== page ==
Last light illuminates the roots of a flooded tree along the southern mouth of the Chester River, north on the Chesapeake Bay. This view once held one of the most fertile and hotly disputed oyster beds in Maryland. 
 Audaciously productive, its huge oyster shoals were the site of several  19th century gunfights between oystermen and the beleaguered state “Oyster Navy.” One particularly violent example even made national news,  covered in 1888 by the New York Times with the headline “Maryland’s Oyster War: A Desperate Fight With Illegal Oyster Dredgers”  http://nyti.ms/1zq2oP4.  One Oyster Navy man caught a bullet in the fray and cried out, “I’m done for!” Fortunately, he was not seriously hurt, but it did make for juicy copy. 
 Today, it is the location of new oyster wars, this time between would-be oyster leasers and local watermen. Although this stretch of the river hasn’t been a powerhouse of oyster production in 50 years or more, some new oyster farmers would like to change that. Their leases, and the oyster cages they use, have sparked protests from watermen who are concerned about the impact such tools might have on other fisheries, like trotlining.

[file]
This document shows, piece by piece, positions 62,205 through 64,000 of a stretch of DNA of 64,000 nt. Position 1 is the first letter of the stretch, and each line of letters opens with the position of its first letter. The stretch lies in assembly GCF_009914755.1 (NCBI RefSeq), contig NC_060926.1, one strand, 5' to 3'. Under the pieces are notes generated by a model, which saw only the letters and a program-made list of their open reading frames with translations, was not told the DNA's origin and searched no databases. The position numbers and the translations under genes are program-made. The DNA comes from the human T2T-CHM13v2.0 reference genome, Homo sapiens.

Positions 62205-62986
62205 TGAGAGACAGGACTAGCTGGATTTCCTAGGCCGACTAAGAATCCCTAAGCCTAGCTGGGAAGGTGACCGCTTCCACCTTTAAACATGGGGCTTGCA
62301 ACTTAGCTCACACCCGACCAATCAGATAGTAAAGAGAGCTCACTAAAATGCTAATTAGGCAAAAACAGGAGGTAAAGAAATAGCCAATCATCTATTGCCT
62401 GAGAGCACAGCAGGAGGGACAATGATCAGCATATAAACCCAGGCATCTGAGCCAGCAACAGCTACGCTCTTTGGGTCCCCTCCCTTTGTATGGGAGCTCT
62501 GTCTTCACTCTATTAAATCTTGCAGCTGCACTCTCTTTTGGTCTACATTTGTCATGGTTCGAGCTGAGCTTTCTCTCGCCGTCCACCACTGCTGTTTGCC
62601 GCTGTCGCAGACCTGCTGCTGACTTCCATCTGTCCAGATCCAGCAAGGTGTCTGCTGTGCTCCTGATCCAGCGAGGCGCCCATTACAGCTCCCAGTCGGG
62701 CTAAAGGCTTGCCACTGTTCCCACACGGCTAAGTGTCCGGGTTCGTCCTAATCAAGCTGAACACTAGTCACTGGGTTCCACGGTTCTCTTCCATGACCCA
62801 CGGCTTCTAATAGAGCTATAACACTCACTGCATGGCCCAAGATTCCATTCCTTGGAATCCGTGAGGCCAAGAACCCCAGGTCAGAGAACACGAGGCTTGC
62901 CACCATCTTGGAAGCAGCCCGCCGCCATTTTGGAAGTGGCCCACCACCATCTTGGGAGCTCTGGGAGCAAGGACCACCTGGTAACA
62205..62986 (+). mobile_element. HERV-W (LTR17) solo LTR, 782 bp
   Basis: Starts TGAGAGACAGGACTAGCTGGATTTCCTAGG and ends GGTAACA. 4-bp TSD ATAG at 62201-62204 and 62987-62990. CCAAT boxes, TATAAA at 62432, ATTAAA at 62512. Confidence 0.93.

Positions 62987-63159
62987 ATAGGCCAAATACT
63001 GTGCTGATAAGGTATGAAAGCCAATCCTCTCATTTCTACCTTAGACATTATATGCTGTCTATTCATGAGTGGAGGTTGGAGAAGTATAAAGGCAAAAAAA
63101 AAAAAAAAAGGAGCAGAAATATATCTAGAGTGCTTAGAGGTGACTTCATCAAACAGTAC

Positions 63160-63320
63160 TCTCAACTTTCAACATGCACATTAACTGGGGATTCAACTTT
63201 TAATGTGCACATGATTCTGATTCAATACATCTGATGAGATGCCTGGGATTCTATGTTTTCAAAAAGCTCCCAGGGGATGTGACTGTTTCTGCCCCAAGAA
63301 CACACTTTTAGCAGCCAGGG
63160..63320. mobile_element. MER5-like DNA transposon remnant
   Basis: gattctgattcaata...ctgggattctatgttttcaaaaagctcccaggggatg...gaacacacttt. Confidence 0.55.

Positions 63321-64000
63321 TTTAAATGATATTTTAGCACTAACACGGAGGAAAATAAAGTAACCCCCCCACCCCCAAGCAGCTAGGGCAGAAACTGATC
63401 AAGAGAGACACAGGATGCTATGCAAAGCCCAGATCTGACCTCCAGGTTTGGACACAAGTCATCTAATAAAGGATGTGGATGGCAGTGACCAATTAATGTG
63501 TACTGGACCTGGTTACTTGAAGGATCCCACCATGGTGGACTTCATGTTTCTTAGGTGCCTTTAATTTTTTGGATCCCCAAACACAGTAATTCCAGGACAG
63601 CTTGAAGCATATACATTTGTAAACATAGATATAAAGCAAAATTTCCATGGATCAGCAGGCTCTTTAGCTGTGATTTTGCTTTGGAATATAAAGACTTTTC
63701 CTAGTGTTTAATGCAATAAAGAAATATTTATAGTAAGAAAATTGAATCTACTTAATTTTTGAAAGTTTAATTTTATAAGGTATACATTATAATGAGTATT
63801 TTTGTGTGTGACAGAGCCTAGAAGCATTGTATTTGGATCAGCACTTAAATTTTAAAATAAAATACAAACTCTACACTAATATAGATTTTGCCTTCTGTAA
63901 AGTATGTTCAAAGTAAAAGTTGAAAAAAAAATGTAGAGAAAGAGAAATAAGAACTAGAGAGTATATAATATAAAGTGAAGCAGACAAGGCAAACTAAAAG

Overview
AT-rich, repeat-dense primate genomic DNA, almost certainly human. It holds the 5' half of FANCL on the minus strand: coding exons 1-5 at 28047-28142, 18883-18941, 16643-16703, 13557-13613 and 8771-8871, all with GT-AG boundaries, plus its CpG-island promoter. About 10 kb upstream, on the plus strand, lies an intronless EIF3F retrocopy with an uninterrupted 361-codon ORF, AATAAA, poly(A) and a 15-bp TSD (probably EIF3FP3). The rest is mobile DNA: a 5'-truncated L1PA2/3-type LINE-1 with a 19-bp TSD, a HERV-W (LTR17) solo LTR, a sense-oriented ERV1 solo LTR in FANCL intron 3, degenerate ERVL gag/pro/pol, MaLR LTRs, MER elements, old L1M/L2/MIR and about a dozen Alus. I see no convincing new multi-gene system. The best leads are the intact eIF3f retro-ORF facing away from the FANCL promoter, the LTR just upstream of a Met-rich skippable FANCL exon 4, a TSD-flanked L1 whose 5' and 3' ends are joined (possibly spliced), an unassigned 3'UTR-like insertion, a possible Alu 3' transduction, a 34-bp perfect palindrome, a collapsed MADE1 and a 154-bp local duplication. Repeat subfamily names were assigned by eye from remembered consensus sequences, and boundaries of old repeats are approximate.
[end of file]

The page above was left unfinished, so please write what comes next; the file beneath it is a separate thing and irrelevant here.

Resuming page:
For such a peaceful view, it is a place that has produced conflicts as prodigiously as it once grew oysters.

Last light illuminates the roots of a flooded tree along the southern mouth of the Chester River, north on the Chesapeake Bay. This view once held one of the most fertile and hotly disputed oyster beds in Maryland.

Audaciously productive, its huge oyster shoals were the site of several  19th century gunfights between oystermen and the beleaguered state “Oyster Navy.” One particularly violent example even made national news,  covered in 1888 by the New York Times with the headline “Maryland’s Oyster War: A Desperate Fight With Illegal Oyster Dredgers” http://nyti.ms/1zq2oP4. One Oyster Navy man caught a bullet in the fray and cried out, “I’m done for!” Fortunately, he was not seriously hurt, but it did make for juicy copy.

Today, it is the location of new oyster wars, this time between would-be oyster leasers and local watermen. Although this stretch of the river hasn’t been a powerhouse of oyster production in 50 years or more, some new oyster farmers would like to change that. Their leases, and the oyster cages they use, have sparked protests from watermen who are concerned about the impact such tools might have on other fisheries, like trotlining.

For such a peaceful view, it is a place that has produced conflicts as prodigiously as it once grew oysters.